The coldest winter in decades has proven challenging to year-round cyclists in Winnipeg, but not because of the temperatures alone.
In late December and early January, people who use bikes to get around uttered many of the same complaints motorists made about the condition of the city's streets. The heavy ruts that made driving difficult a month ago also made cycling frustrating and dangerous, especially on routes where cars and bikes are expected to share the road.
Although road conditions have improved, Winnipeg's recent transportation headaches will provide a timely backdrop for a gathering of international winter-cycling advocates and experts known as the Winter Cycling Congress. Beginning this Wednesday, approximately 170 delegates and speakers will spend three days in the Manitoba capital, sharing ideas about making winter cycling easier, safer and more accessible.
Conference director Anders Swanson said slightly less than half the participants are coming from outside the province, including delegates from European and North American cities and towns where the winter climate is similar to that of subarctic Winnipeg.
"What we're trying to do is change the conversation in terms of what is possible for year-round transportation," said Swanson, who travelled to Oulu, Finland, for the 2013 conference before lobbying to bring the event here this year. "We're trying to connect places that know what they're doing with places that are learning to fully embrace the bicycle year-round."
As recently as the 1990s, the only people who rode bikes year-round in Winnipeg were couriers and a handful of die-hard commuters. Now, both recreational cyclists and commuter cyclists are a common winter sight, albeit in modest numbers.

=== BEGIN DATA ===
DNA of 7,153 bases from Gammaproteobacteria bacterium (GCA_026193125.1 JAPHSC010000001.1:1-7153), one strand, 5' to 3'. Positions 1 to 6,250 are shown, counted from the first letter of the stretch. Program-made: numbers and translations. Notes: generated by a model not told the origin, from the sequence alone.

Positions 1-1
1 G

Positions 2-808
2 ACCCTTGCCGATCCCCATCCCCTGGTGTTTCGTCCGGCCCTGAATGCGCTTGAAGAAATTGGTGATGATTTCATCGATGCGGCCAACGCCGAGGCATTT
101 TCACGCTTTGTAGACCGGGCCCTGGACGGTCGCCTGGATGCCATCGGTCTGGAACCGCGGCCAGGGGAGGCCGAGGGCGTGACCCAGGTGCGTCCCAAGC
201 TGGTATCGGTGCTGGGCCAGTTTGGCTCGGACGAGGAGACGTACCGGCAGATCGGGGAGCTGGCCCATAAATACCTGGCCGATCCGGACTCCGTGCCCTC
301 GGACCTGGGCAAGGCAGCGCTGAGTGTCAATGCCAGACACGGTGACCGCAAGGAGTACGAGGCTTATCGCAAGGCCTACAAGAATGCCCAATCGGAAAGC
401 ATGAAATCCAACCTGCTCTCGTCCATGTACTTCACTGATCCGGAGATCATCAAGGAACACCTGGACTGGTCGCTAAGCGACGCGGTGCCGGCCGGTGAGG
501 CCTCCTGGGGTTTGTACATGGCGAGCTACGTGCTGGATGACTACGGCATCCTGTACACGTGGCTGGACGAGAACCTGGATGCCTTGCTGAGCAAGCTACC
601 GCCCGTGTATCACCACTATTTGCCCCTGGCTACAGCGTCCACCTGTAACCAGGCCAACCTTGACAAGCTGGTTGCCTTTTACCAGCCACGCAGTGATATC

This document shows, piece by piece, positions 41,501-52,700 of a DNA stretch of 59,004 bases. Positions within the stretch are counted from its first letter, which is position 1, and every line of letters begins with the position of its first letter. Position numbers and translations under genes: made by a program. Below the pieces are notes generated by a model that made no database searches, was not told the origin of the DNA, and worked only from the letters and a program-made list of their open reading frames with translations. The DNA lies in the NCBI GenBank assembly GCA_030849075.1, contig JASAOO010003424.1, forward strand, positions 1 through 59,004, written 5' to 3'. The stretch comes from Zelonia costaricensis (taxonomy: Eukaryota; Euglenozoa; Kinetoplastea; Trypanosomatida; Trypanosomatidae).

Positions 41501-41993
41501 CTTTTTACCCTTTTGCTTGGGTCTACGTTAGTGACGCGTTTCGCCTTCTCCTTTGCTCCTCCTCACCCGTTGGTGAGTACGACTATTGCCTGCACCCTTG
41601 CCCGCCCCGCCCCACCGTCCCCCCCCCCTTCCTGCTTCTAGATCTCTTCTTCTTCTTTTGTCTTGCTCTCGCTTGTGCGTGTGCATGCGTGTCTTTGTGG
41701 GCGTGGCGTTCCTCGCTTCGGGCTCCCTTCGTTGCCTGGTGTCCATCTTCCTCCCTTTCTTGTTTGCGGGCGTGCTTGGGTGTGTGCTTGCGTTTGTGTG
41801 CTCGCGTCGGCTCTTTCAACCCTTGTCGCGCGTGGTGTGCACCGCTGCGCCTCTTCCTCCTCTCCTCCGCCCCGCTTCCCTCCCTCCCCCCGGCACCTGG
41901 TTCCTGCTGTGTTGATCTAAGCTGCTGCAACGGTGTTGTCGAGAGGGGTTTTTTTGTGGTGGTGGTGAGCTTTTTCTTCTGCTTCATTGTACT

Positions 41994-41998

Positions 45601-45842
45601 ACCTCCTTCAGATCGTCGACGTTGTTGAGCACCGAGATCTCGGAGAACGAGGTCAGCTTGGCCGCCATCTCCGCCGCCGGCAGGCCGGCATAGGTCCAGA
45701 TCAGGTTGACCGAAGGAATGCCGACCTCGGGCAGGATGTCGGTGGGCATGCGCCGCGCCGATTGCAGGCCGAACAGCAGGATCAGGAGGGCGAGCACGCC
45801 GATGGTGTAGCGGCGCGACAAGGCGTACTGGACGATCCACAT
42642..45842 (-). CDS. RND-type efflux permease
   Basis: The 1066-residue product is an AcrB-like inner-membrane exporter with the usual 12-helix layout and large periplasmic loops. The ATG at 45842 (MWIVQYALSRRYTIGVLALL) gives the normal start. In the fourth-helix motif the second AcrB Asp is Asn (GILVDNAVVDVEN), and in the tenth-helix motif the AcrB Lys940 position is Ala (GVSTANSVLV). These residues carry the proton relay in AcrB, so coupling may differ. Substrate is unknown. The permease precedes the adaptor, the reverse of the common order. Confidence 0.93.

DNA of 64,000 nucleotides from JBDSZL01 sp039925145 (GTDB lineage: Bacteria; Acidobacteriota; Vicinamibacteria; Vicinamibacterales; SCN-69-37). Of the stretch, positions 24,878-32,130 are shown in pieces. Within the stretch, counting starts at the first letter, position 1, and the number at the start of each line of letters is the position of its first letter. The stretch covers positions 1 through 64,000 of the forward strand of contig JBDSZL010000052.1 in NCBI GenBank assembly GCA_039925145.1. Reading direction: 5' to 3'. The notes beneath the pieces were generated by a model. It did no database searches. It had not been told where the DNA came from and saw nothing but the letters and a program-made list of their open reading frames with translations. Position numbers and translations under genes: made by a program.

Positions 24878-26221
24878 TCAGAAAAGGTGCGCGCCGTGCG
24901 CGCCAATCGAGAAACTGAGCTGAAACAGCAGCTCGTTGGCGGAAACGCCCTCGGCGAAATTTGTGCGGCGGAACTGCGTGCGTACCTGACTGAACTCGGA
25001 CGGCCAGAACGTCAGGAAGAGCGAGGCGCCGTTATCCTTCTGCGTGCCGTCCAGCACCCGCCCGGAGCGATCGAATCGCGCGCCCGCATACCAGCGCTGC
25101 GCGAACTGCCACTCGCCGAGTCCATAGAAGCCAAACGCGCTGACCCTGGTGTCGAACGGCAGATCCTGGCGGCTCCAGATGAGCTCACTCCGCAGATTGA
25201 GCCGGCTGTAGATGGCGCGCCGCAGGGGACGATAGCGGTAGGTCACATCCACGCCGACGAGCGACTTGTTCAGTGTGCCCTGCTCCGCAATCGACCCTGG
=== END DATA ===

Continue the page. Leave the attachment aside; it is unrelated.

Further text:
The main obstacle is not cold, but road conditions. "On some of the colder days, you have to bundle up a bit more," Swanson said. "In my experience, in cities that take care of winter cycling infrastructure properly, the cold really doesn't matter."
Swanson said several Scandinavian cities are among the world leaders in this capacity, but that's hardly surprising considering the immense popularity of warm-weather commuter cycling in Denmark, Sweden, Norway and Finland.
The challenge in North America -- and in Winnipeg in particular -- is to convince cash-strapped municipal authorities to devote more resources to clearing bike paths and bike lanes.
Swanson said he believes the City of Winnipeg is doing the best it can. "I have no interest in suggesting there's any problem this winter, when we've had a lot of cold and a lot of snow," he said.
Still, delegates to the Winter Cycling Congress will hear from a range of Scandinavian and Canadian panellists about ways to improve winter street and bikeway maintenance. Other conference topics include sessions on the design of the perfect winter bike, winter cycling fashion and the creation of other modes of alternative winter transportation, from Winnipeg's river trail to a curb-side commuter-skating trail in Vancouver.
The conference was timed to take place the same week as this Friday's Winter Bike To Work Day, the 130-kilometre Actif Epica winter race on Saturday and Sunday's Icebike race. The Forks also hoped to extend its river skating and walking trail to the University of Manitoba by this weekend, but the weather would not co-operate.
"We came up against the worst conditions on the Red River we've ever encountered," said Paul Jordan, chief operating officer at The Forks. The presence of almost more than two metres of snow on the Red insulated the surface, creating dangerous slush that made the southern extension of the trail impossible, he said.
Jordan nonetheless expects existing river trail sections to be visited by the roughly 75 out-of-province Winter Cycling Congress delegates as they explore downtown Winnipeg by bike.
"This conference has really exploded," Jordan said. "There are a lot of cities looking at doing more (with active transportation) during the winter."